May 31, 2013 |
It's still cycling, but the name has changed, and so have the course and the scheduling for the inaugural Parx Casino Philly Cycling Classic, which takes place Sunday. What is unlikely to change is the enthusiasm of the Philadelphia cycling community, and organizers said they hope that more than 100,000 spectators will see at least part of the 120-mile men's race and 60-mile women's race. The 12-mile course winds through Roxborough and East Falls, heading down Kelly Drive along the Schuylkill to Strawberry Mansion and Lemon Hill before returning to Manayunk along Main Street.
June 17, 2012
The International Olympic Committee has launched an investigation into allegations that Olympic officials and agents are selling tickets to the London Games on the black market. The IOC called an emergency meeting of its executive board Saturday in Geneva, Switzerland, after the Sunday Times newspaper in the United Kingdom presented a dossier of evidence on 27 officials controlling the tickets for 54 countries. The newspaper said several thousand tickets to the best events - including the men's 100-meter track final - had been put up for sale by national Olympic committees from their official ticket quotas.
February 5, 2009 |
Twenty-four years ago, David Chauner seized on a breathtaking incline in Manayunk and made it a household name. Now, he's looking for a spot in Chester County to give a similar boost to a largely forgotten pursuit that once rivaled baseball in popularity. Chauner is the man who brought Philadelphia the annual professional bike race that includes the Manayunk Wall, and still is a promoter. His latest venture is to build an indoor velodrome - a banked track for bike races - somewhere along the Route 30 corridor in the Exton area.
April 22, 2007 |
Proving once again that the baby boomer generation is not going to just sit down and grow old, , Peter Knoop, 57, of Kennett Square, is putting himself to the test with a solo 1,200-mile bike ride from Maryland to Homosassa, Fla. Starting out on the Route 1 bridge over the Susquehanna River in Maryland, due to the high rising water from the treacherous weather, Knoop embarked on this personal voyage Monday afternoon with a simple plan. "Take one mile at a time," he said. Complete with proper attire, a cell phone and a lengthy map consisting of bike routes and alternative trails that take him off the beaten path, Knoop was filled with anticipation as he rode off, despite the rain and wind.
October 10, 2006 |
Brian Walton had many highlights in a professional cycling career that lasted a little over a decade. The Ottawa, Ontario, native was a three-time Olympian, winning a silver medal on the velodrome track in Atlanta in 1996, and won numerous time trials and road races in Europe. He competed for three topflight cycling teams: the 7-11 Team, Team Motorola, and Team Saturn. From 1989 to 2000, Walton competed many times in what was the USPRO Championship, the 156-mile race held in Philadelphia each June.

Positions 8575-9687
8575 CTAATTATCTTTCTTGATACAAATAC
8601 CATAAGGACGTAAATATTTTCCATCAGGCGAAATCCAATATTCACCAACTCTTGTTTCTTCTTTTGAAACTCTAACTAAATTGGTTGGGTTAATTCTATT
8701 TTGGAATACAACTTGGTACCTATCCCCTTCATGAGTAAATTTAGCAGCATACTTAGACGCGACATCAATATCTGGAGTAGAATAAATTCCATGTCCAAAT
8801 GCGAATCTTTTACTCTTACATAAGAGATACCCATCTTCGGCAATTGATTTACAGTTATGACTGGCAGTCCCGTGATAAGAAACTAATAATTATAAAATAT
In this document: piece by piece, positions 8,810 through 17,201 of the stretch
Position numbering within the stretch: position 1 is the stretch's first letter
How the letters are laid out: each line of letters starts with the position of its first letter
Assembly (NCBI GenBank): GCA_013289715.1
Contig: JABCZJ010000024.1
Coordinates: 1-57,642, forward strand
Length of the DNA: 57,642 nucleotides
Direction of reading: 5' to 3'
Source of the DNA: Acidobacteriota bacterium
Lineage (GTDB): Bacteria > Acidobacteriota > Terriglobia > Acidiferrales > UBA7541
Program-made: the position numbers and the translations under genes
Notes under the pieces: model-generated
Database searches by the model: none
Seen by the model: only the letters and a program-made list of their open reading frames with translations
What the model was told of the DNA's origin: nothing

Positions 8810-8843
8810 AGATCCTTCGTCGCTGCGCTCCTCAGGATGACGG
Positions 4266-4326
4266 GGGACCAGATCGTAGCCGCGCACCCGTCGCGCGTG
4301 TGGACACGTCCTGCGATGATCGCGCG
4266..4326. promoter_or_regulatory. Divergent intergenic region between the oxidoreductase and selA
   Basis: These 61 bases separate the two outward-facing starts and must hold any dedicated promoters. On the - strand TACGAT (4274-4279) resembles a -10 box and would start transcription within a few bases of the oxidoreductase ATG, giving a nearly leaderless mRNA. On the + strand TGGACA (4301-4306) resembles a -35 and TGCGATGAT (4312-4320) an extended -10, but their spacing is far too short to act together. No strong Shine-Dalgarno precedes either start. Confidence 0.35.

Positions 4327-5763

September 15, 2006 |
NHL players will be allowed to use stick blades that are curved three-quarters of an inch - a quarter-inch more than last season - under a series of minor rules changes approved yesterday by the league's board of governors. During regulation time or overtime but not shootouts, a player found to have a stick curved in excess of three-quarters of an inch will be assessed a minor penalty and a $200 fine for the first offense. A second offense in the same season will be accompanied by a minor penalty, plus a fine of $1,000.
July 27, 2006 |
An unidentified cyclist tested positive for doping during the Tour de France, widening the scandal that gripped this year's race before it began. The rider's name, team and nationality will not be released until the testing process is completed, including the analysis of a backup sample, the International Cycling Union said yesterday. The sport's governing body did say, however, that the rider's team and national federation were notified, as well as national and world anti-doping authorities.
June 9, 2006 |
The half-million or so cycling enthusiasts and revelers who are expected to line the Benjamin Franklin Parkway, Kelly Drive, and the hilly streets of Manayunk probably won't notice, but Sunday's 156-mile international race will no longer crown the first American to cross the finish line as the U.S. champion. That distinction will happen on Labor Day weekend in Greenville, S.C., which is fine with Dave Chauner, the former Olympian who in 1985 gave birth to an event that has become one of the city's more popular sporting traditions - the Commerce Bank Philadelphia International Cycling Championship, benefiting Fox Chase Cancer Center.
March 20, 2006 |
Olympic silver medalist Shani Davis set a world record in the men's 1,500 meters yesterday at the International Skating Union's world all-around speedskating championships in Calgary, Alberta. Davis finished in 1 minute, 42.68 seconds, breaking the mark of 1:42.78 set last year by U.S. teammate and rival Chad Hedrick, with whom Davis feuded publicly at the Turin Games. Hedrick, who was paired with Davis in yesterday's race, finished second in 1:42.85. Canada's Denny Morrison was third in 1:42.
November 24, 2005 |
This June, the Wachovia USPRO Championships won't be held on the streets of Philadelphia. But a bicycle race that looks an awful lot like it will be, organizers promise. After 21 years, the big event, which has become a civic institution, is undergoing an involuntary overhaul. Last week, in two unrelated moves, it lost both of the key elements in its title. First, the competition was stripped of its designation as the U.S. cycling championship. USA Cycling wanted a race limited to American cyclists only (as other countries have)